Center on Aging and Health
Center on Aging and Health
Puhan M.A.,University of Zürich |
Yu T.,University of Zürich |
Stegeman I.,University Utrecht |
Varadhan R.,Johns Hopkins University |
Boyd C.M.,Center on Aging and Health
BMC Medicine | Year: 2015
Background: Clinical practice guidelines provide separate recommendations for different diseases that may be prevented or treated by the same intervention. Also, they commonly provide recommendations for entire populations but not for individuals. To address these two limitations, our aim was to conduct benefit-harm analyses for a wide range of individuals using the example of low dose aspirin for primary prevention of cardiovascular disease and cancer and to develop Benefit-Harm Charts that show the overall benefit-harm balance for individuals. Methods: We used quantitative benefit-harm modeling that included 16 outcomes to estimate the probability that low dose aspirin provides more benefits than harms for a wide range of men and women between 45 and 84years of age and without a previous myocardial infarction, severe ischemic stroke, or cancer. We repeated the quantitative benefit-harm modeling for different combinations of age, sex, and outcome risks for severe ischemic and hemorrhagic stroke, myocardial infarction, cancers, and severe gastrointestinal bleeds. The analyses considered weights for the outcomes, statistical uncertainty of the effects of aspirin, and death as a competing risk. We constructed Benefit-Harm Charts that show the benefit-harm balance for different combinations of outcome risks. Results: The Benefit-Harm Charts (http://www.benefit-harm-balance.com ) we have created show that the benefit-harm balance differs largely across a primary prevention population. Low dose aspirin is likely to provide more benefits than harms in men, elderly people, and in those at low risk for severe gastrointestinal bleeds. Individual preferences have a major impact on the benefit-harm balance. If, for example, it is a high priority for individuals to prevent stroke and severe cancers while severe gastrointestinal bleeds are deemed to be of little importance, the benefit-harm balance is likely to favor low dose aspirin for most individuals. Instead, if severe gastrointestinal bleeds are judged to be similarly important compared to the benefit outcomes, low dose aspirin is unlikely to provide more benefits than harms. Conclusions: Benefit-Harm Charts support individualized benefit-harm assessments and decision making. Similarly, individualized benefit-harm assessments may allow guideline developers to issue more finely granulated recommendations that reduce the risk of over- and underuse of interventions. The example of low dose aspirin for primary prevention of cardiovascular disease and cancer shows that it may be time for guideline developers to provide combined recommendations for different diseases that may be prevented or treated by the same intervention. © 2015 Puhan et al.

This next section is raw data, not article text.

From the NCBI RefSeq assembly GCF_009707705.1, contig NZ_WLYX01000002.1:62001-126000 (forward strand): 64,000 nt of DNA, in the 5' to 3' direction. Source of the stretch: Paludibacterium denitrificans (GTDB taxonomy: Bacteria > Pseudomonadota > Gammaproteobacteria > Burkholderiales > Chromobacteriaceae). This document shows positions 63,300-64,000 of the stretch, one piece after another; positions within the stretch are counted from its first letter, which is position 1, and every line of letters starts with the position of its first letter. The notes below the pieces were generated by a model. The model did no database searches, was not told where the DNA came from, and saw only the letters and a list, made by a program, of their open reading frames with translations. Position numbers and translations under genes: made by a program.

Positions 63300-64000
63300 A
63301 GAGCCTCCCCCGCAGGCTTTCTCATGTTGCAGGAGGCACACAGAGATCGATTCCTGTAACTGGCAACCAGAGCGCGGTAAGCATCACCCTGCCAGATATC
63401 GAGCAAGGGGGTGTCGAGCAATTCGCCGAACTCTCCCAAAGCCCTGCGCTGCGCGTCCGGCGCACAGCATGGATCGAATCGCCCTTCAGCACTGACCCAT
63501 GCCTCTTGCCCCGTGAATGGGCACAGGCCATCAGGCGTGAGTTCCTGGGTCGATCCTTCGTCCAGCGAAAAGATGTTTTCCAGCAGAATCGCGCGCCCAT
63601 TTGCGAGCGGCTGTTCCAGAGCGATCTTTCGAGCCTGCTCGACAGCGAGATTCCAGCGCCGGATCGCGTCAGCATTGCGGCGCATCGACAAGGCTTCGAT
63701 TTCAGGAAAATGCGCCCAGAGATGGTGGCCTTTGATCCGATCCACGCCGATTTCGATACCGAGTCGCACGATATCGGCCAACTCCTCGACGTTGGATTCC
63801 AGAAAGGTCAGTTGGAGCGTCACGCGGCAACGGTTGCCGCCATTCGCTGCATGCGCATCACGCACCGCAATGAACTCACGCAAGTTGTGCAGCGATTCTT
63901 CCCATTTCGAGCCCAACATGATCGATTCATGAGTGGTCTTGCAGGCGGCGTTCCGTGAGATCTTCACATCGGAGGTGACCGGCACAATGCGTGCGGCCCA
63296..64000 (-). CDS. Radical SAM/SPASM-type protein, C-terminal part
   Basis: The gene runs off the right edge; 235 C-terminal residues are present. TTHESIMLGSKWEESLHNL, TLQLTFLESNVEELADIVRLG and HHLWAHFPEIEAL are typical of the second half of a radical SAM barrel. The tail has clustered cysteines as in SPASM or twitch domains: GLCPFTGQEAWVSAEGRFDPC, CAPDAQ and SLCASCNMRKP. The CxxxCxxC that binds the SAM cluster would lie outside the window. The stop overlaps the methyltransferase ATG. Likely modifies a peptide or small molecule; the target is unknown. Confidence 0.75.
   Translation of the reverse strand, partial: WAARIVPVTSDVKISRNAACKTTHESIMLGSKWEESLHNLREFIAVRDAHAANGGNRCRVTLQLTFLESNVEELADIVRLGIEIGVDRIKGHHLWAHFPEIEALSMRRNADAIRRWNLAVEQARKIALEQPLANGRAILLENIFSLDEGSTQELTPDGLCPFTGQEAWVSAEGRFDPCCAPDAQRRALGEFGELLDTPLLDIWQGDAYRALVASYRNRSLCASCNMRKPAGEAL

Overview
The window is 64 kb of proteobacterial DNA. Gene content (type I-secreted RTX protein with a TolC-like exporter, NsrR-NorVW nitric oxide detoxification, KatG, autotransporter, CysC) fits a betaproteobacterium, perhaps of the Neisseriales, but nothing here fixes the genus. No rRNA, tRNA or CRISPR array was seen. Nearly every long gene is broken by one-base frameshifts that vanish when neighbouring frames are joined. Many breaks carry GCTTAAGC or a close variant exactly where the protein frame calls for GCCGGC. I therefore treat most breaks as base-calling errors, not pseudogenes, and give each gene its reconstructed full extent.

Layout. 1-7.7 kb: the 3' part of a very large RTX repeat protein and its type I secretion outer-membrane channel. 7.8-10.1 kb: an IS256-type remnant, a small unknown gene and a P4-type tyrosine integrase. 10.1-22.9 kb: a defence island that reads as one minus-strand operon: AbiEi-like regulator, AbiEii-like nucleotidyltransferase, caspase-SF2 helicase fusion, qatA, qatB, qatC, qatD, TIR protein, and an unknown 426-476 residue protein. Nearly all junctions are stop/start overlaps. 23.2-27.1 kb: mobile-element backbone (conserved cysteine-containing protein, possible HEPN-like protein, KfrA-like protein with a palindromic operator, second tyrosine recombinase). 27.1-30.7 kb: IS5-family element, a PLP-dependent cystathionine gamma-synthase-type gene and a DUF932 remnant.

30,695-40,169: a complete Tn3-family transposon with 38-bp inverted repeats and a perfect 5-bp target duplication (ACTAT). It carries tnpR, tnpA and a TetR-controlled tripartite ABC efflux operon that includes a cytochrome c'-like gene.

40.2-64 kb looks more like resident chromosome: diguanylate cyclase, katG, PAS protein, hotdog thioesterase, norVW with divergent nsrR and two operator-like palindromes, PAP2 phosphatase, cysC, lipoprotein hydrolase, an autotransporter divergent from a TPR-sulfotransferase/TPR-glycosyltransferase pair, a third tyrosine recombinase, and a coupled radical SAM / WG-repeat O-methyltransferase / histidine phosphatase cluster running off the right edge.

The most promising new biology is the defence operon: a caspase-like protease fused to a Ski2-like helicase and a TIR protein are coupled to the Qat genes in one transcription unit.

Puhan M.A.,University of Zürich |
Yu T.,University of Zürich |
Boyd C.M.,Center on Aging and Health |
ter Riet G.,University of Amsterdam
BMC Medicine | Year: 2015
Background: When faced with uncertainties about the effects of medical interventions regulatory agencies, guideline developers, clinicians, and researchers commonly ask for more research, and in particular for more randomized trials. The conduct of additional randomized trials is, however, sometimes not the most efficient way to reduce uncertainty. Instead, approaches such as value of information analysis or other approaches should be used to prioritize research that will most likely reduce uncertainty and inform decisions. Discussion: In situations where additional research for specific interventions needs to be prioritized, we propose the use of quantitative benefit-harm assessments that illustrate how the benefit-harm balance may change as a consequence of additional research. The example of roflumilast for patients with chronic obstructive pulmonary disease shows that additional research on patient preferences (e.g., how important are exacerbations relative to psychiatric harms?) or outcome risks (e.g., what is the incidence of psychiatric outcomes in patients with chronic obstructive pulmonary disease without treatment?) is sometimes more valuable than additional randomized trials. Summary: We propose that quantitative benefit-harm assessments have the potential to explore the impact of additional research and to identify research priorities Our approach may be seen as another type of value of information analysis and as a useful approach to stimulate specific new research that has the potential to change current estimates of the benefit-harm balance and decision making. © 2015 Puhan et al.